The U.S. Federal Reserve is launching a high-risk effort to tame inflation, raising its benchmark short-term interest rate and signaling up to seven rate hikes.

The central bank raised its key rate by a quarter-point hike, which it had pinned near zero since March 2020. In early March 2022, the Bank of Canada announced it would raise its overnight rate to 0.5 per cent.

The central bank’s policymakers expect inflation to remain elevated, ending 2022 at 4.3 per cent, according to updated quarterly projections, far above its two per cent annual target. The officials also now forecast much slower economic growth this year, at 2.8 per cent, down from its four per cent estimate in December.

Read: Bank of Canada raises interest rate to 0.5%, warns of volatility

In December, officials expected to raise rates just three times this year. Now, its projected seven hikes would raise its short-term rate to between 1.75 per cent and two per cent at the end of 2022. It could increase rates by a half-point at future meetings.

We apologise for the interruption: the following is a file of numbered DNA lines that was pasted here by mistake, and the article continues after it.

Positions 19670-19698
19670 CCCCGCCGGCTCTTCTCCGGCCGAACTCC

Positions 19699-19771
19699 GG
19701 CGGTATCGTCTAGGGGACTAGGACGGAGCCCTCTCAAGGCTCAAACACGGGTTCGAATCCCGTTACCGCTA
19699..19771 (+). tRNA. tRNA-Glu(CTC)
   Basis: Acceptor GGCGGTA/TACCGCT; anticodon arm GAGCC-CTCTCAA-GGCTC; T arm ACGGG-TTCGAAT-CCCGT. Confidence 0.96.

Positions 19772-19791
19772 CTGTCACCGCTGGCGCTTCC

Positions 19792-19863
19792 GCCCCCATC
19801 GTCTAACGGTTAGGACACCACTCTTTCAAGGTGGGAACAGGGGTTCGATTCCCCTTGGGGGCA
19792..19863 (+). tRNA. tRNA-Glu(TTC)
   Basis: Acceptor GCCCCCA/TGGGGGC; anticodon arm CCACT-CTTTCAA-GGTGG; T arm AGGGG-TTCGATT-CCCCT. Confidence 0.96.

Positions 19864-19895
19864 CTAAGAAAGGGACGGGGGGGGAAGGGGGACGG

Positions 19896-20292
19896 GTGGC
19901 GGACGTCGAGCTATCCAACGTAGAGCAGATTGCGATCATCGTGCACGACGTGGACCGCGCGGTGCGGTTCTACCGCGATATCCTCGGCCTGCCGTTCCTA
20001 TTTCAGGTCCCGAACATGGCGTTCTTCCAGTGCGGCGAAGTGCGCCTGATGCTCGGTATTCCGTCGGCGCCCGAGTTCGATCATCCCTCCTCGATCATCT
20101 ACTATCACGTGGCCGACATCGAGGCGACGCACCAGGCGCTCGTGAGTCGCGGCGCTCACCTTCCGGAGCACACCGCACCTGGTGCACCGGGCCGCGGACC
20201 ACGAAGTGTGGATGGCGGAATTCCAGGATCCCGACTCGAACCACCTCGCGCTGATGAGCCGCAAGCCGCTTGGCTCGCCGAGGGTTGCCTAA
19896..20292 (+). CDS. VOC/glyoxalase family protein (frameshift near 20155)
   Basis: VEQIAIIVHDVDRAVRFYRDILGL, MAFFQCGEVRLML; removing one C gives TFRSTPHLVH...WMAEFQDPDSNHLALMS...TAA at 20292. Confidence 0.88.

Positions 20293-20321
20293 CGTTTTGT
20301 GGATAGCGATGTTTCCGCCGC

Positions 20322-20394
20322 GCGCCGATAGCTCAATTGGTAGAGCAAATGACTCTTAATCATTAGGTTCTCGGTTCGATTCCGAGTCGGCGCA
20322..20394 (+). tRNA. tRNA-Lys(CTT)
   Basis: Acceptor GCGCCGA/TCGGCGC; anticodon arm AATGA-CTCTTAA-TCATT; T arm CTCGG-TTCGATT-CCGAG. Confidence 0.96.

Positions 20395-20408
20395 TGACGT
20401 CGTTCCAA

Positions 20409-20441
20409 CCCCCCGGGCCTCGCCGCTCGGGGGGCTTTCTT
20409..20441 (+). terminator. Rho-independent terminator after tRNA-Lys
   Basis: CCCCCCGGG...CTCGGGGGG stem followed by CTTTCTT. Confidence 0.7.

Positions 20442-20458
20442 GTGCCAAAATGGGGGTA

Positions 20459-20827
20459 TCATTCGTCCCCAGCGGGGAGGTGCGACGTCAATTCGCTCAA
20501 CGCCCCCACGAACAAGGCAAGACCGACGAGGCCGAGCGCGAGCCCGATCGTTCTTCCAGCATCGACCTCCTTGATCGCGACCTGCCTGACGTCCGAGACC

In a press release, the Federal Reserve noted Russia’s invasion of Ukraine and the ensuing sanctions put in place by various Western governments are likely to create additional upward pressure on inflation and weigh on economic activity.’

Officials also forecast four additional hikes in 2023, which would boost its benchmark rate to 2.8 per cent. That would be the highest level since March 2008. The move would raise borrowing costs for mortgage loans, credit cards and auto loans.

Read: Bank of Canada keeps key interest rate target on hold, but warns of looming hikes